Ulsan Whale Festival: Ulsan, the southern coastal industrial city known for being a habitat of migratory whales, will celebrate its 20th whale festival from April 24-27 in the city’s special whale district and along the Taehwagang River. The four-day event commemorates the whaling heritage of Ulsan. Whaling is banned for environmental reasons. Festivalgoers will be offered a look into the history and tradition of whaling at the Ulsan Whale Museum. It will include night cruises along the coast, parades and dance performances. For more information, visit www.ulsanwhale.com (English available).

Exhibitions

Park Don Retrospective: Park Don is holding a retrospective of his 70-year artistic career at Chung Jark Gallery in Seoul. The 86-year-old is noted for establishing an indigenous painting style for Korean landscape. Using only oil paint, he removes the gloss from his paintings to deliver a faded yet warm sense to viewers. Born in Hwanghae Province in what is now North Korea, the artist has painted the landscape of his hometown and idyllic scenes such as a boy playing the pipe or a girl carrying a duck on her head. The exhibition runs through April 20 at Chung Jark Gallery, 134 Apgujeong-ro, Seoul. For more information, call (02) 549-3112. 
“A Boy on a Hill” by Park Don (Chung Jark Gallery)

“Shirin Neshat”: The retrospective of Iranian-born media artist Shirin Neshat presents 20 years of her works at the National Museum of Modern and Contemporary Art, Korea. The exhibition showcases two photograph series “Women of Allah” and “The Book of Kings,” a black-and-white video trilogy ― “Turbulent,” “Rapture” and “Fervor” ― and award-winning film “Women without Men.” Using a visual metaphor and compelling sounds, Neshat confronts the complexities of identity, gender and power to express her vision which embraces the depth of Islamic tradition and Western concepts of individuality and liberty. The exhibition runs through July 13 at the Seoul branch of the MMCA. For more information, call (02) 3701-9500, or visit www.mmca.go.kr.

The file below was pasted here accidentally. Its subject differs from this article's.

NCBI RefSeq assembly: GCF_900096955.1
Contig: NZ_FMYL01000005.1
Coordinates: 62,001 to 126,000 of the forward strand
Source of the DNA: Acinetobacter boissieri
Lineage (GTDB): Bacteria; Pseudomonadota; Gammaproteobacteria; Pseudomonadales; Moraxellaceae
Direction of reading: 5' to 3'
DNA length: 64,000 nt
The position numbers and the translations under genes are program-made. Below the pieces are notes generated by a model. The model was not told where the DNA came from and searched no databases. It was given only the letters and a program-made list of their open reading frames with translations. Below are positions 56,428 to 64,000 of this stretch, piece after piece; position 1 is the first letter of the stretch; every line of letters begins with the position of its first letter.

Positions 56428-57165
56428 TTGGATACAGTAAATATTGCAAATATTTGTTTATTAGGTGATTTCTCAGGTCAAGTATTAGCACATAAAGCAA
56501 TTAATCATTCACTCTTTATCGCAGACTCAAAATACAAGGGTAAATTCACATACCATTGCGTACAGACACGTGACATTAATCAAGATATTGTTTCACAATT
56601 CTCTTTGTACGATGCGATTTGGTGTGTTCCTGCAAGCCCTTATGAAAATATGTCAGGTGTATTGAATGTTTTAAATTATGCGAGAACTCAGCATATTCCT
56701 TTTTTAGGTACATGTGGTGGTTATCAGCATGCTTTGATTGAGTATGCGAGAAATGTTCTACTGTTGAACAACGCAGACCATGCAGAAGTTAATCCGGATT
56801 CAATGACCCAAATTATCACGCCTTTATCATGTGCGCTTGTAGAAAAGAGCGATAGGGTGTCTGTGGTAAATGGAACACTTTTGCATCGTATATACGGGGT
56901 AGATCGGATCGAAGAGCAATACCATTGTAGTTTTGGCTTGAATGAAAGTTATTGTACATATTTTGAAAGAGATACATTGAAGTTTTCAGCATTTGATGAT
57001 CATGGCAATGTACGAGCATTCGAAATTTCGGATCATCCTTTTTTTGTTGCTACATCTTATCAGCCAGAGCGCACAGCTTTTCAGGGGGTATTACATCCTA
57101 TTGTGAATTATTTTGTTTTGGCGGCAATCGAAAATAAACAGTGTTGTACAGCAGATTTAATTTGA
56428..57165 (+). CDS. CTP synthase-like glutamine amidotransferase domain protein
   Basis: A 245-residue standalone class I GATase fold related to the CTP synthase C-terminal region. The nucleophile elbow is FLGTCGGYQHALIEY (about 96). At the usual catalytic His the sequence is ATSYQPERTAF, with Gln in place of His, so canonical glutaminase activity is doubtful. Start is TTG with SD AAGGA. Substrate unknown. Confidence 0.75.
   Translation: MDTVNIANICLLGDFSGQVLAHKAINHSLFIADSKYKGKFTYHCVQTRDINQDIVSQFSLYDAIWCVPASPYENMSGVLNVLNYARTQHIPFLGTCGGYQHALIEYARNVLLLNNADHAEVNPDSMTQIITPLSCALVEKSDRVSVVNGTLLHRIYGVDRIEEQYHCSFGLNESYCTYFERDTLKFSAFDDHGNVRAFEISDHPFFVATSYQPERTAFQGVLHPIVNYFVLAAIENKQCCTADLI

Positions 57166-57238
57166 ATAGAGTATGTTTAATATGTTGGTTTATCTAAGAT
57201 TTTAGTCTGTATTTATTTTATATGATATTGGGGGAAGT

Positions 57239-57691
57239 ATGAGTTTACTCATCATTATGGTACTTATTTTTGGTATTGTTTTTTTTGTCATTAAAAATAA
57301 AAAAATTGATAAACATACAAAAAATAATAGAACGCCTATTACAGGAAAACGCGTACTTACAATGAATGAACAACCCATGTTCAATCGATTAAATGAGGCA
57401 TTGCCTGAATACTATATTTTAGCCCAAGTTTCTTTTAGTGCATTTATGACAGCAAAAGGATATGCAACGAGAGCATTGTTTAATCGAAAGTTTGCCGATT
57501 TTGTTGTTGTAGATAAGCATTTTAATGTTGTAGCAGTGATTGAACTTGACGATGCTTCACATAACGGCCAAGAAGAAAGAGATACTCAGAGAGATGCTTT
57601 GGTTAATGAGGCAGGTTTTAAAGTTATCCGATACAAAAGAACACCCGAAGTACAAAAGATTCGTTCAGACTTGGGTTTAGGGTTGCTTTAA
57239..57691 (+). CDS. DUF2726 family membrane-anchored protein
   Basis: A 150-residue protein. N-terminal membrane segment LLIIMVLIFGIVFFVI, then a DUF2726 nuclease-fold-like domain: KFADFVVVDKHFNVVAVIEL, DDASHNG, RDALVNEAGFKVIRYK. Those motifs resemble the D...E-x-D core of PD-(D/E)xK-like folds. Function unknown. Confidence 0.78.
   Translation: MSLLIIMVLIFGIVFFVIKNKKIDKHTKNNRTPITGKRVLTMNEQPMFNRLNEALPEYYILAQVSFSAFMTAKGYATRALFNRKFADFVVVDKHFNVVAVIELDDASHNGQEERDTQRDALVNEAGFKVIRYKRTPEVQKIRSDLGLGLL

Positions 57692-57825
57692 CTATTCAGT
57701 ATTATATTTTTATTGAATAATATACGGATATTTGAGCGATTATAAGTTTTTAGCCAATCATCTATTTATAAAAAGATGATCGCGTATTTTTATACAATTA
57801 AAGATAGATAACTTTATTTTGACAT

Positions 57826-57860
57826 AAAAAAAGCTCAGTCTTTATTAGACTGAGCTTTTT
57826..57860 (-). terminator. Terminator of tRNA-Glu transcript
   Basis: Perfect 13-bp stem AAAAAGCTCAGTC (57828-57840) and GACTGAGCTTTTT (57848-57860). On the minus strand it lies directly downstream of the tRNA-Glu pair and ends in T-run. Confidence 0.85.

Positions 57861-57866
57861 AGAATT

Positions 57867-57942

“Liquid Times”: The Seoul Museum of Art is presenting a group exhibition of contemporary Korean and Chinese artists as part of an exchange program with Sonzhuang Art Center and White Box Museum of Art in Beijing. The exhibition covers a variety of contemporary art practices from photography to installations to media art. Borrowing its name from Zygmunt Bauman’s popular book “Liquid Times: Living in an Age of Uncertainty,” the exhibition reflects on the anxiety and confusion prevalent in today’s society. The works on display include staged gravity-defying photographs by Beijing-based photographer and performance artist Li Wei; a collection of money and baskets that artist Lee Won-ho bought from beggars in Seoul; and a wooden house installation and a video taken by Chinese artist Song Dong while riding a bicycle in Beijing. The exhibition runs through May 11 at the Seoul Museum of Art. For more information, visit sema.seoul.go.kr.

“The Republic of Apartments”: This exhibition at the Seoul Museum of History takes the audience on a journey through the history of Korean apartment development and looks into the influence of apartments on Koreans’ lifestyles. Contemporary artists present different perspectives on apartments through paintings, photographs and installations depicting lives, memories and even humor associated with living in apartments in Korea. Photographer Ahn Se-kwon’s panoramic image of Wolgok-dong, a northern area in Seoul where new apartments have been built in an old neighborhood, shows two contrasting scenes. The left side shows well-lit newly built apartments while the right side is full of old, unlit houses. The exhibition continues through May 6 at the Seoul Museum of History at 55 Saemunan-ro, Jongno-gu, Seoul. For more information, visit www.museum.seoul.kr.

Pop music

“Monni: Follow My Voice”: Local rock band Monni officially debuted as a band in 2005 with its first studio album “The First Day, the Light.” Since then, the band has slowly climbed out of the small-time local club scene to play at some of the country’s most popular summer rock festivals. It has been nearly three years since Monni released a full studio album, and the rock group is finally making its return with its third album “Follow My Voice.” Monni will be hosting two shows at the Sangsang Madang on April 26-27. For more information on ticket prices and reservations, call (02) 3141-3488 or visit www.interpark.com.

Jeff Beck: The legendary English rock guitarist Jeff Beck will be putting on a special solo concert performance in Seoul this April. Beck was once ranked No. 5 on Rolling Stone Magazine’s “100 Greatest Guitarists of All Time” and was described as “one of the most influential lead guitarists in rock.” The 69-year-old has had one of the most illustrious rock and roll careers as a former member of the Yardbirds band playing alongside other rock legends Eric Clapton and Jimmy Page, and has landed himself in the Rock and Roll Hall of Fame twice, both as a solo artist and a member of the Yardbirds. Beck will be performing live at the Seoul Olympic Park’s Olympic Hall on April 27. Tickets range from 88,000 won to 154,000 won. For more information, call (02) 3141-3488 or visit www.interpark.com.